The system of laws in Scotland is currently a mix of UK, European, and Scottish, law, some predating the Act of Union of 1707. Were Scotland to achieve independence, this would involve a wholesale transfer of law-making authority from the UK to Scotland in many new areas, while of course maintaining the letter and spirit of many valid existing UK laws. A written Scottish constitution could help provide for a smooth transfer of legal authority, as well as the construction of a more efficient and comprehensible system of laws.
A viewing of www.legislation.gov.uk reveals many laws which are outdated, irrelevant, and /or no longer applicable. Examples include the Clergy Ordination Act of 1804, and the Night Poaching Act of 1828, and London Hackney Carriage Act of 1831. These laws are still on the books, sometimes having been amended by later statute, often in older confusing language, perhaps no longer even applied. Why are they still there? Could there not be a constitutional mechanism for ‘housecleaning’ of laws in order to help render the legal system less opaque?
It is to some degree understandable that there is this veneration for the ‘quaint’ old laws, which argues against going back and abrogating what earlier Parliaments did. A law duly passed should enjoy a certain democratic respect as precedent.
However, this should not come at the expense of legal clarity, so that citizens can easily find out for themselves when and when they are not in conformity with the law.
A written Scottish constitution could truly start with a blank slate concerning the codification and modification of laws to be applied after independence. This is the age of computers, not parchment and ink.
First, all laws must be required to be written in clear, comprehensible English. The simplest yet most concise language could be mandated in all laws and amendments, so that any ‘reasonable person’ can grasp them.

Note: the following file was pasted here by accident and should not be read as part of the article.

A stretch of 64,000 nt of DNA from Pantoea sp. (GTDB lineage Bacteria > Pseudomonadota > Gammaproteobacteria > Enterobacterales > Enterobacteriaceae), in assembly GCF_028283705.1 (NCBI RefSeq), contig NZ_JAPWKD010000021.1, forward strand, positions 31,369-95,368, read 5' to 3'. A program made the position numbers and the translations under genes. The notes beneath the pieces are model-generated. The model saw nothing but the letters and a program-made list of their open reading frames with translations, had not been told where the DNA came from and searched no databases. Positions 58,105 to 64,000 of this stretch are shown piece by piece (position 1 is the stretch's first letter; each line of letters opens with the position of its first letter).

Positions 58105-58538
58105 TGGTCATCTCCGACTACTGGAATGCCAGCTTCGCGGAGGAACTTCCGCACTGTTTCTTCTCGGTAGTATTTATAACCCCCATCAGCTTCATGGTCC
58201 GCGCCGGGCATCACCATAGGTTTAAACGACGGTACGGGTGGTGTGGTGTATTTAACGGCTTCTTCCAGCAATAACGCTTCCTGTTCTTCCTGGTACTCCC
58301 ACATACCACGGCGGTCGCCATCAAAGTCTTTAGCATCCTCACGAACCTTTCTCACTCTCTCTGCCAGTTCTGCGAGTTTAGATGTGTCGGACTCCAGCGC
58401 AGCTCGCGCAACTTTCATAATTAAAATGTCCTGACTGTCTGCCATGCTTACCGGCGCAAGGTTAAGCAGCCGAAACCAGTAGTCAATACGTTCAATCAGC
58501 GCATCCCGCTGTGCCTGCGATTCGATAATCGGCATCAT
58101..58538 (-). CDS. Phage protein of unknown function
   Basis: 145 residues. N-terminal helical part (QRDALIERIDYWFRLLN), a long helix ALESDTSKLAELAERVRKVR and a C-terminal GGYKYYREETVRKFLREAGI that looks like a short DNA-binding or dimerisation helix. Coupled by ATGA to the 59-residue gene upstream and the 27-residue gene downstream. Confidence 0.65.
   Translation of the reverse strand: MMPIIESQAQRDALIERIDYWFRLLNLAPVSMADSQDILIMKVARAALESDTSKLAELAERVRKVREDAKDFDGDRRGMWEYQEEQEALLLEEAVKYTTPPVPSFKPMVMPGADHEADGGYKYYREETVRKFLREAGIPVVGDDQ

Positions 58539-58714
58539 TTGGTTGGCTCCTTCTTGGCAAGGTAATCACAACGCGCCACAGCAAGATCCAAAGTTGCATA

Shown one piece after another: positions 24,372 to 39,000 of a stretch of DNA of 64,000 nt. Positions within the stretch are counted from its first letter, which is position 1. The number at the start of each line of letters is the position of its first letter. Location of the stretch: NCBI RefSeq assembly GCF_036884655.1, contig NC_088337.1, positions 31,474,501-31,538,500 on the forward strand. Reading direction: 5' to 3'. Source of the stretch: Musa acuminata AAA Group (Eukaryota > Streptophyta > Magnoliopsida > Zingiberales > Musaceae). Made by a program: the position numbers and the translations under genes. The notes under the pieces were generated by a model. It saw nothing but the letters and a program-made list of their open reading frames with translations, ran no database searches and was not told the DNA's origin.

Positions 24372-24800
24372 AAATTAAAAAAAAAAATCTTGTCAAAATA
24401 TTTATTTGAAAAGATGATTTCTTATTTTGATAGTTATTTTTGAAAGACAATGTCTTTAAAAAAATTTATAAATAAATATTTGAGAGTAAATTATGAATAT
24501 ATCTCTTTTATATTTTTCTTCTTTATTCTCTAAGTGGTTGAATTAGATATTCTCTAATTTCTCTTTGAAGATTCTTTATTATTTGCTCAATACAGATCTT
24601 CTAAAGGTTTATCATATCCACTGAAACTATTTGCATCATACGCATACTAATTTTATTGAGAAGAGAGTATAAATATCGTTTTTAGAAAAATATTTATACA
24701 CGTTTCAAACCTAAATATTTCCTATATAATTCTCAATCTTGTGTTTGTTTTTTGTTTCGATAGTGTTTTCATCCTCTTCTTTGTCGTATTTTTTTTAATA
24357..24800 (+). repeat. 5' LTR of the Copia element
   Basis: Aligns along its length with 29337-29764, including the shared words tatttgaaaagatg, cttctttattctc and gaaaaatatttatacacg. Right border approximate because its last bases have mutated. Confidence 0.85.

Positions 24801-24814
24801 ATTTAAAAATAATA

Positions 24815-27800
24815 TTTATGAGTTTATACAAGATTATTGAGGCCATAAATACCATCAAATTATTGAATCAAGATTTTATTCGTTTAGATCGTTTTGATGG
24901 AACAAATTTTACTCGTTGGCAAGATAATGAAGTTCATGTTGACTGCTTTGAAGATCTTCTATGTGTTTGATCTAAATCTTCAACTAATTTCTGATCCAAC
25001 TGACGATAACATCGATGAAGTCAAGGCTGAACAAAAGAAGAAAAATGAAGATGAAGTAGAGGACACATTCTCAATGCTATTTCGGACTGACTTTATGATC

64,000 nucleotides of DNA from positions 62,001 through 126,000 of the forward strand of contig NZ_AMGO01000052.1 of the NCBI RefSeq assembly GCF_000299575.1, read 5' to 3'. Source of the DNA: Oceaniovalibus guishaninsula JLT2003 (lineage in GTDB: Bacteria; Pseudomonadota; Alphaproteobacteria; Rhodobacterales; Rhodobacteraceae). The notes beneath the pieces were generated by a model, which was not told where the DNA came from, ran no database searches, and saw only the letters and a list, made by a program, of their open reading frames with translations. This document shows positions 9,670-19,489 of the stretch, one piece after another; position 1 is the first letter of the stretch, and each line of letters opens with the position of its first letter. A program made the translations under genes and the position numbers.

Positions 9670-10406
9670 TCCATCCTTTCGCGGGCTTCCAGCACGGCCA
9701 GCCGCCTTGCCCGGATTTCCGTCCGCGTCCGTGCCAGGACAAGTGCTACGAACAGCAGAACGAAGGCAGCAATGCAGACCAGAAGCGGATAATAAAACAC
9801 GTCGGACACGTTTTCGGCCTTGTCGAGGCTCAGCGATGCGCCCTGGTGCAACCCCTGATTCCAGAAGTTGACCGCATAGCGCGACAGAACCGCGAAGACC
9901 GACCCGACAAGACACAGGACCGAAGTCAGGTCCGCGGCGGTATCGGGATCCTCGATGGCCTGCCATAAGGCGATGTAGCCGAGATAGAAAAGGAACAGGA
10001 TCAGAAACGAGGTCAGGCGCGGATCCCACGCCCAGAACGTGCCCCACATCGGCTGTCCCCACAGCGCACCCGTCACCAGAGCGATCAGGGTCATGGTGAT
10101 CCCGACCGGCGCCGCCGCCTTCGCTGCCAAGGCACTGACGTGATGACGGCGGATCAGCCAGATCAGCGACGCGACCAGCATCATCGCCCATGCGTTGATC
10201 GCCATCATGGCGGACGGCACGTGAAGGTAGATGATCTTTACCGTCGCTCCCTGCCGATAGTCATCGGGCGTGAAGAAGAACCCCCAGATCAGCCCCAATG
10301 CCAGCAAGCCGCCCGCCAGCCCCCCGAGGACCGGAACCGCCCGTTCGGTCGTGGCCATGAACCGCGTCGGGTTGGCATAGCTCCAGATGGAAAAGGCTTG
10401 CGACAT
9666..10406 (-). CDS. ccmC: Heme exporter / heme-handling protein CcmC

Second, there could be an online official repository of all laws which apply within Scotland from all sources, comprehensible and accessible to all. Law should no longer be uniquely the purview of lawyers, and one should not need a 19th century Latin dictionary or even a lawyer in order to understand it. All laws and rights could be organized thematically rather than chronologically, so that anyone can easily find out what is legal and what is not, as well as due legal process.
Often, more recent laws make reference to earlier laws which they amend, but reading the new text as presented gives no indication of what the law actually means. When older laws are amended, a third constitutional provision could stipulate that the text of the law must include the rewording of the original law, to reflect modern spelling and grammatical norms, and provide scope for more easily removing laws which are clearly out of date. When accessing the corpus of laws, the citizen should not be required to cross reference earlier laws, and piece it together like a puzzle to attempt to divine the meaning.
Fourth, amendments to a written Scottish Constitution can also include changes to the text, rather than addendums which nullifies an earlier clause. For example, the US Constitution still includes the 3/5 compromise, which counts slaves as 3/5 of a person when counting the population. It has been nullified by the XIII amendment, but it is still there in the text. Again, this may have been understandable in the XVIII century, but it no longer needs to be there as it has no value as jurisprudence.
None of these proposals are meant to devalue the sanctity and respect for the laws and rights under which all Scots must live, equally applied to all. Also, they are not meant to make it easier to change the content of laws and the import of rights. What they are meant to do is use technology and ingenuity to simplify the legal system, so that all may have a deep access and understanding, thus promoting a better informed and active citizenry. Scots deserve nothing less.
First published on Newsnet.scot on 6 September 2012 as part of a series of articles on constitutional issues published between July 2012 and Sept 2014.